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Ex-WikiLeaks Staffer Deletes Major Bank's Files From Servers

File photo, Bank of America (AP)
File photo, Bank of America (AP)

Bank of America may have averted a bombshell. The whistle-blower organization WikiLeaks says in a statement that a disaffected former staffer deleted documents that are believed to be from what’s the largest retail bank in Massachusetts.

WikiLeaks attracted worldwide attention last year by publishing diplomatic cables. It also promised to release in January internal documents from a major U.S. bank. The head of WikiLeaks, Julian Assange, had said previously that the website had received a hard drive used by a Bank of America executive.

The Charlotte, N.C.-based Bank of America prepared for what could have been a public relations crisis — or not, depending on what the documents revealed.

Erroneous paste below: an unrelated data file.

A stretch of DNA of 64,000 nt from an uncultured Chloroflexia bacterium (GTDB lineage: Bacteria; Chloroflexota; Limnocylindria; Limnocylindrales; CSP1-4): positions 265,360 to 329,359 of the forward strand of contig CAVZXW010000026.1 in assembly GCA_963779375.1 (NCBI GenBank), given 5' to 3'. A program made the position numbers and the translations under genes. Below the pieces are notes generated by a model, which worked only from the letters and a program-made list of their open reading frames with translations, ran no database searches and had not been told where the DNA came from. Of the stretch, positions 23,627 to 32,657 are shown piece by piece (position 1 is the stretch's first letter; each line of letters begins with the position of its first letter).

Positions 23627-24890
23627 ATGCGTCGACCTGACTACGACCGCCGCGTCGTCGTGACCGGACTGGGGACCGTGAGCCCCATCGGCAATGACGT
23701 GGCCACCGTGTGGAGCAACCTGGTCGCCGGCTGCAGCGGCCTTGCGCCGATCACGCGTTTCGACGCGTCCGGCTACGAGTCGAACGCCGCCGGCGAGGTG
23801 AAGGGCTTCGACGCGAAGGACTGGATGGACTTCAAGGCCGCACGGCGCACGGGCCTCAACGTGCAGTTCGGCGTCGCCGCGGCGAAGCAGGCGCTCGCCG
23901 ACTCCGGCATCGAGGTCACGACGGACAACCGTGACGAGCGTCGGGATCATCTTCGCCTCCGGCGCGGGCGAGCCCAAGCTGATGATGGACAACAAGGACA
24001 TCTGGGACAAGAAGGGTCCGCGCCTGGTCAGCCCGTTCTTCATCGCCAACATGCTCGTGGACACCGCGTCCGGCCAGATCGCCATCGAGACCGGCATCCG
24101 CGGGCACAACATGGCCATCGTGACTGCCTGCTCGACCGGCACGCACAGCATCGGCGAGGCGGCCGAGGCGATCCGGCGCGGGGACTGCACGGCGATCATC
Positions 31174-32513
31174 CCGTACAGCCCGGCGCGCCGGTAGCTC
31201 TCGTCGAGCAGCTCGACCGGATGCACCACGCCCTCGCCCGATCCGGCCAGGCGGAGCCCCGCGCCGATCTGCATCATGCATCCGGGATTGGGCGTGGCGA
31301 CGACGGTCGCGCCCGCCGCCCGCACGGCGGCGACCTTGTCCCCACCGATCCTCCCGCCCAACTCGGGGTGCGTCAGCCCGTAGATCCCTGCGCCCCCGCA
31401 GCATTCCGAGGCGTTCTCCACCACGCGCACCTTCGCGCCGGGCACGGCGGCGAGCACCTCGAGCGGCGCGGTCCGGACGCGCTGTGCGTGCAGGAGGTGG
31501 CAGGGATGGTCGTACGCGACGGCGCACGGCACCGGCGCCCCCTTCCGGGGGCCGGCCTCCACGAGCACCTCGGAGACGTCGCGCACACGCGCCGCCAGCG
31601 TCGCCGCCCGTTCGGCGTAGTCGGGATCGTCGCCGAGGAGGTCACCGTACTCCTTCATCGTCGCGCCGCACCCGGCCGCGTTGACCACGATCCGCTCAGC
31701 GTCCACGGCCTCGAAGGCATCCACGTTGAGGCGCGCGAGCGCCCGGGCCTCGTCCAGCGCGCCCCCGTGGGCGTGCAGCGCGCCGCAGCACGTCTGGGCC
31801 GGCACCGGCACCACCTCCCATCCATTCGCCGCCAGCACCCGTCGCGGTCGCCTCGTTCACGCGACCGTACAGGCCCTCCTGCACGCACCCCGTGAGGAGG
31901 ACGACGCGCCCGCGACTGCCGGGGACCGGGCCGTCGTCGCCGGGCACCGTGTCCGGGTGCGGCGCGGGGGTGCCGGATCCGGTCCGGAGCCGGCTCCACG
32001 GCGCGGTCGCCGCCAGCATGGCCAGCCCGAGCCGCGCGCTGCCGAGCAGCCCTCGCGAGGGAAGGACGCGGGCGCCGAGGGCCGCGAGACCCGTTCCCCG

But WikiLeaks never published the documents. Now the reason may be known.

WikiLeaks says a former staffer named Daniel Domscheit-Berg had a falling out with Assange, and that when he left, Domscheit-Berg deleted files from WikiLeaks’ servers, including “banking” data.

Domscheit-Berg has not confirmed that detail. However, in an interview with the German magazine Der Spiegel, he said that he wiped classified documents including the complete U.S. no-fly list, which had been leaked to WikiLeaks.

Earlier:

This program aired on August 22, 2011. The audio for this program is not available.

Curt Nickisch Twitter Business & Technology Reporter
Curt Nickisch was formerly WBUR's business and technology reporter.

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